A man with yellow suit pants fills a red heart-shaped balloon for the little girl.
She holds her heart-shaped balloon by its string. Her daddy tells her if she lets go, it will fly away. So she holds the string tight.
Something in the play park catches her attention, and she unknowingly lets go of the string.
The red balloon floats into the maple tree and clings to its branches.
The little girl fills with emotion, then explodes. Tears melt down her cheeks.
“But I want my balloon!” she cries.
The balloon is visible but unreachable, taunting her. She cries harder, but the balloon doesn’t hear her.
It’s like the balloon hovers between its freedom and its loyalty to the girl.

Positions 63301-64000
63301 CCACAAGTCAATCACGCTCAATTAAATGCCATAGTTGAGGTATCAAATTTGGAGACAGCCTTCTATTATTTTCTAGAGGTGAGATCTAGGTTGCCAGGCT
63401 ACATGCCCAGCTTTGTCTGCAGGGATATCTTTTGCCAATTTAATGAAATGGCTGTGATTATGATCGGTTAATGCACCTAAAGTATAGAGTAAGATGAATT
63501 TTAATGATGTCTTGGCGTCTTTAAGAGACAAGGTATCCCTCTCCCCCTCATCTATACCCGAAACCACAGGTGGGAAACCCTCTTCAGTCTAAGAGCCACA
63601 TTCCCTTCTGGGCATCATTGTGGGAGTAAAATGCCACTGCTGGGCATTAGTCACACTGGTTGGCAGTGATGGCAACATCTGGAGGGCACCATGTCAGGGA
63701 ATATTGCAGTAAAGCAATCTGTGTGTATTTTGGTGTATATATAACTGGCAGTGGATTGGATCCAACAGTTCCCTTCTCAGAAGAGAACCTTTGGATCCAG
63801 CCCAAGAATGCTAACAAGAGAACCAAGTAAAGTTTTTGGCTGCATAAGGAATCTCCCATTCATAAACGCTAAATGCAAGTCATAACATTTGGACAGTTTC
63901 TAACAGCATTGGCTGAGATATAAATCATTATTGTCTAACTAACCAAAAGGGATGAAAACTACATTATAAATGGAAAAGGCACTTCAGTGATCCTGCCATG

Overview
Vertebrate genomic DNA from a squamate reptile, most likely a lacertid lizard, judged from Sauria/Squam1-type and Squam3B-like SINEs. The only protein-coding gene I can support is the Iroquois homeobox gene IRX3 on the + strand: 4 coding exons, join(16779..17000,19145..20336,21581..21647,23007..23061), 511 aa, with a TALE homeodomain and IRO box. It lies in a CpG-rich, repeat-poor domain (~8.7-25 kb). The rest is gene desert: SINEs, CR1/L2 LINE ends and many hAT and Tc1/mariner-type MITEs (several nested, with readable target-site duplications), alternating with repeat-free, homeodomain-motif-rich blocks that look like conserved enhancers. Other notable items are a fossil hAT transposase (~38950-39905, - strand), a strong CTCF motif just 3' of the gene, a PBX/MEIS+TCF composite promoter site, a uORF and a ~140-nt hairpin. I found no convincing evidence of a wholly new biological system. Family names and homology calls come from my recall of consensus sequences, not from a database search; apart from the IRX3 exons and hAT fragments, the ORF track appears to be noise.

At last, on a gust of wind, it chooses freedom, and leaves the golden maple and the crying girl behind.
The little girl sits on her mummy’s lap, her shoulders heaving. Her mummy whispers in her ear to imagine some of the adventures the balloon will have, and thanks the little girl for letting the balloon go free.
The little girl’s shoulders stop heaving, and her face brightens. She imagines the balloon travelling across paddocks and mountains and valleys and the snow, and at last finds its home. Her home.
She tells the man in the yellow suit pants that she let her balloon go free. He unties another from his stand, and gives it to her. She promises she will look after it for him.